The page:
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Have you forgotten?

I remember where I was. I’ll never forget. If you were alive and beyond childhood, I’m sure you do too. Some of you may have been near one of the sites where the tragedy took place. Some of you may have known someone that was injured or killed. Aside from being an American citizen and having the future of my country changed forever, I wasn’t a victim. I won’t pretend to be. Yes, I feel pain for those that were. In the end, you won’t really care where I was because I was in a safe little suburb in northern Illinois and I knew where all of my family members were – they were all safe with me. I’m a lucky one. I won’t capitalize on someone else’s pain.

What I remember most was watching my television with horrible reception. My friend was in the states for a month or so, visiting from Australia. Her plane flew from one spot to another on September 10th, but in the confusion of that day, I couldn’t swear she wasn’t leaving on the 11th, and I couldn’t remember which airport she was flying out of. I scanned those tickers on the bottom of my television for days, until I heard from her and found out she was okay. I was very pregnant (it was 2 months to the day before my Kimberley was born) and ended up in the hospital because I had such a terrible headache. It turned out not to be my blood pressure. It was the television at home. I still went home, continued eating my entire bag of mounds bars, and waited for word. Finally, I did around the 14th. Then I stopped watching the coverage. How many times did I need to see the buildings crumble, anyway?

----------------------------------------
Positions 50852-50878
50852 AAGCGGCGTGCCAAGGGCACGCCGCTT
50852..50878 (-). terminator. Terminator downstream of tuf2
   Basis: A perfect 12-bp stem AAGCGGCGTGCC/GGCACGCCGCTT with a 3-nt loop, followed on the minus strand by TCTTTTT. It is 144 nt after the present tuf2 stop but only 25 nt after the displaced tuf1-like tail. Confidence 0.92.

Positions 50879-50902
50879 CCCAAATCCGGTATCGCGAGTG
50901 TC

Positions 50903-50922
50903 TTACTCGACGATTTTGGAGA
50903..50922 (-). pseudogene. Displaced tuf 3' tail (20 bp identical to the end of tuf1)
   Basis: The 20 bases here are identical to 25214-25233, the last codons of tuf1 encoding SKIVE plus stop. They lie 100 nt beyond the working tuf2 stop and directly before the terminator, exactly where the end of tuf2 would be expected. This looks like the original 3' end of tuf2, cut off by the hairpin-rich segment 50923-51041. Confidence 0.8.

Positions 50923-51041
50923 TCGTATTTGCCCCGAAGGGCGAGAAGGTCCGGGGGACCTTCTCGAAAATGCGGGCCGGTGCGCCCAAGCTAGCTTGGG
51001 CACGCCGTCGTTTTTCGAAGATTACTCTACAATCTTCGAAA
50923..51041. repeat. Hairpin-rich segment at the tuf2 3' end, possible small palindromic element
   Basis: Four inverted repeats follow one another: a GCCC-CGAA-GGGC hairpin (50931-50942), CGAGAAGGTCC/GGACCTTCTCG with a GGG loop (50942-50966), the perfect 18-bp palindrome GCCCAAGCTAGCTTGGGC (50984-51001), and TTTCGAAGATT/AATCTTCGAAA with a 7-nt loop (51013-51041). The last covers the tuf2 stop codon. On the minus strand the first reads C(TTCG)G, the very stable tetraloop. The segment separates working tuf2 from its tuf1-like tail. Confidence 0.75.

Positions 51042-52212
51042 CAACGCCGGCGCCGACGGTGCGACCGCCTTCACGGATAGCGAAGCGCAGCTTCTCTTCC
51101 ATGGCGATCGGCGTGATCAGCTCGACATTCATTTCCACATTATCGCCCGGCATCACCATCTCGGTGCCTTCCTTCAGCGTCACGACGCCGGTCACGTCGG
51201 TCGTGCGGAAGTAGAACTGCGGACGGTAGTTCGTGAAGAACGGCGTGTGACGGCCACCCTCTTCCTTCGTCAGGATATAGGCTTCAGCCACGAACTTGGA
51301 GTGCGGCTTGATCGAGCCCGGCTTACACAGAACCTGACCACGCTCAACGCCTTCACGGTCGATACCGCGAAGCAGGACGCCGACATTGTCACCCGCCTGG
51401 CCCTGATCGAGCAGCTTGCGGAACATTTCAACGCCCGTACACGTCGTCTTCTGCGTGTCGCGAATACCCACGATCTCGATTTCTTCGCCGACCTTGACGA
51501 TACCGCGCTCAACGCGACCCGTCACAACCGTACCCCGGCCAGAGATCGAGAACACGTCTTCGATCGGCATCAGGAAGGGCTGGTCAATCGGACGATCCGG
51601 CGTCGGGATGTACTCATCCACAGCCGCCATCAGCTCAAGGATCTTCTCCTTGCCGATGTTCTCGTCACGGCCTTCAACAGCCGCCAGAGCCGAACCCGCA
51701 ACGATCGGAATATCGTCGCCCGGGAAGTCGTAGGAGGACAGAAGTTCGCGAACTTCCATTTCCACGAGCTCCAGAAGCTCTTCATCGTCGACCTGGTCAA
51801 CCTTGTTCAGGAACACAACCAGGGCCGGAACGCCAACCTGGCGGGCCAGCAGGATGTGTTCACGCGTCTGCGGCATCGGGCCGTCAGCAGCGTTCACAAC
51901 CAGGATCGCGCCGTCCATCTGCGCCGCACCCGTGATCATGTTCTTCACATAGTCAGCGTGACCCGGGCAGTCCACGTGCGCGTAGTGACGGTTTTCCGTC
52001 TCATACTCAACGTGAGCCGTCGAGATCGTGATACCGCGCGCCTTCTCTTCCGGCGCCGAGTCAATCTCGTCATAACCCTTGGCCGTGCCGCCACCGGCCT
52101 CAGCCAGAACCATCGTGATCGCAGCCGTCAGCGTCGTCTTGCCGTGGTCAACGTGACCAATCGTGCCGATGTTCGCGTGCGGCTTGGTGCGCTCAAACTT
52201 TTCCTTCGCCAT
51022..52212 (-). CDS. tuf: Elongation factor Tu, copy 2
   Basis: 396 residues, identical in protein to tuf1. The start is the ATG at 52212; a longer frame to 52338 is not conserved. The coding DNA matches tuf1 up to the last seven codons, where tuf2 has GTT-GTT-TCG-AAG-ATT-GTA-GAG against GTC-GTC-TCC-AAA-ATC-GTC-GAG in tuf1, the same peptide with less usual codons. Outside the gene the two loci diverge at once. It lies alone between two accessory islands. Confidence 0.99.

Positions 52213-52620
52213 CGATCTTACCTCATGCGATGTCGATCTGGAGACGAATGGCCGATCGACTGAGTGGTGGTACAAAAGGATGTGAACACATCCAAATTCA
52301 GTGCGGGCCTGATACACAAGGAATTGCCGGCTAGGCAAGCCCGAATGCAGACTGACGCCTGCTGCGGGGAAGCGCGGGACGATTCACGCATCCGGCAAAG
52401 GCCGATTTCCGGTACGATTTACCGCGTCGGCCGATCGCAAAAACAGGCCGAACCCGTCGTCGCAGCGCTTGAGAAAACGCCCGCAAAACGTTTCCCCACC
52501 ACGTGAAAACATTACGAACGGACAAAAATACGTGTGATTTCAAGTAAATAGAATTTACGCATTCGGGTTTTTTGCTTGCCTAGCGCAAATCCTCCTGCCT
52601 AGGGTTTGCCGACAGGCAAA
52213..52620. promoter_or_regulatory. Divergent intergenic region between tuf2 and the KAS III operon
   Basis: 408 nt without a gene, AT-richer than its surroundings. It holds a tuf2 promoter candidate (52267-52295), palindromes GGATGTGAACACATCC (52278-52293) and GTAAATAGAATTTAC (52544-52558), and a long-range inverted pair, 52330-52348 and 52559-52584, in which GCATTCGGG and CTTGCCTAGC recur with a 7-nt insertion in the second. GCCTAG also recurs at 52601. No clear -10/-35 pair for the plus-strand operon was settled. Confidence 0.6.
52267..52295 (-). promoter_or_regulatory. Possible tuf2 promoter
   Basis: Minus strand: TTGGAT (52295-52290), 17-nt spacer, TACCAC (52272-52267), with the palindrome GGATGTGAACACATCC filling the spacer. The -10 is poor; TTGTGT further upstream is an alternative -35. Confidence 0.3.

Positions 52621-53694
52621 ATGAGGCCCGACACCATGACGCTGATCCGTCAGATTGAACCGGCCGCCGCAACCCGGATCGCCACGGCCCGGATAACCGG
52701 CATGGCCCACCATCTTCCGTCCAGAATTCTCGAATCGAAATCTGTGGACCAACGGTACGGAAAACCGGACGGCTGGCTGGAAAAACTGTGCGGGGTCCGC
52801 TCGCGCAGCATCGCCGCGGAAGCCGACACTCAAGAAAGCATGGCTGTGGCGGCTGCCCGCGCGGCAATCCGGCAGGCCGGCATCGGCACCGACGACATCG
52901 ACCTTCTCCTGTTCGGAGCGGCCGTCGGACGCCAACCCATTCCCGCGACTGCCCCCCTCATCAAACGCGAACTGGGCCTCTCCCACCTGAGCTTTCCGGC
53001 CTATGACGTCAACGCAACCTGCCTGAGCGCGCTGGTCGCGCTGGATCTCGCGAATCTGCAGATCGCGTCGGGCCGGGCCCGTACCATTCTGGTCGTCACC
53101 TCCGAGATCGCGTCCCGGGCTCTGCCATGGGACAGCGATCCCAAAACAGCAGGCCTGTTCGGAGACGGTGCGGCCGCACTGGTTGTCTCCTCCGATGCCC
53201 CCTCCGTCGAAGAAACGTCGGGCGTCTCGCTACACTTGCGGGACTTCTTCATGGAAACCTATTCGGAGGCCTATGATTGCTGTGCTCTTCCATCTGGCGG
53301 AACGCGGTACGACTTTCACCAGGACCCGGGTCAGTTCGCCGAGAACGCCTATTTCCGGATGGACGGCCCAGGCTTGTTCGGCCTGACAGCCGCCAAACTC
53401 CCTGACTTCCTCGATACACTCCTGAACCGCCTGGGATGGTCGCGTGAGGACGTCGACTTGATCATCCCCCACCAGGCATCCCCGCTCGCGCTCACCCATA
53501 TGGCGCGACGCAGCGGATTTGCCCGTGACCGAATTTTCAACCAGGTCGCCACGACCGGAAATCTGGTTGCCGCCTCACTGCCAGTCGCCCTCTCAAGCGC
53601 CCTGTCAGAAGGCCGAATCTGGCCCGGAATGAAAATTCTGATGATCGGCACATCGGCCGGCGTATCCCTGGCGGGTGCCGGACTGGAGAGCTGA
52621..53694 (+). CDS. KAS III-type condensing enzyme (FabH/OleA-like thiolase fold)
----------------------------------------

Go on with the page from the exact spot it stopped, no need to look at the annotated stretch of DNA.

A lot has changed in that time. Ten years has gone by. Wars have been started. Wars have supposedly ended, except they haven’t. The president is different. The mayor of New York is different. We will never look at an airport the same way. For those that truly were victims, I’m sure in a lot of ways it seems like time has stood still.

For me, things have changed too. I have a different husband. I have two more kids, making three that have known nothing but war and two more that barely remember anything different. They don’t seem to sell mounds bars in bags anymore. I live in a different town. I have no idea where that friend I lost sleep over even is anymore.

I’m still a stranger offering a moment of silence in a living room in Illinois, but I’m just that. A stranger. I refuse to jump on the bandwagon. I wouldn’t wear a flag pin or shirt 10 years ago, and I won’t repost someone else’s tribute with stars and squiggly lines on it today.

I will never forget, but my exact location doesn’t matter. My existence has no influence on the before or after of 9/11, except in my own world. It’s nice to honor people and my fellow citizens that lost their lives or a loved one that day have my respect, but the only time I’ve ever been directly affected by 9/11 was when it was more complicated to get on a plane to go to Vegas. That hardly gives me a right to claim that I’m a victim of 9/11, on Facebook or otherwise.

Lastly, the title of this blog is referencing a popular country song from that time. In that song, he goes on to say that if it were up to him, he’d show the tragedy on the news everyday. It’s obvious to me that he was only capitalizing on a tragedy to make a buck, because if he had truly lost someone he loved, I highly doubt he’d want to watch them jumping to their death on a daily basis.

No, Mr. Worley, I haven’t forgotten. I never will. I’m sure you haven’t either. How much did you make off this song again?

  1. Crystal
    September 11, 2011 at 11:18 pm

    Thank you.

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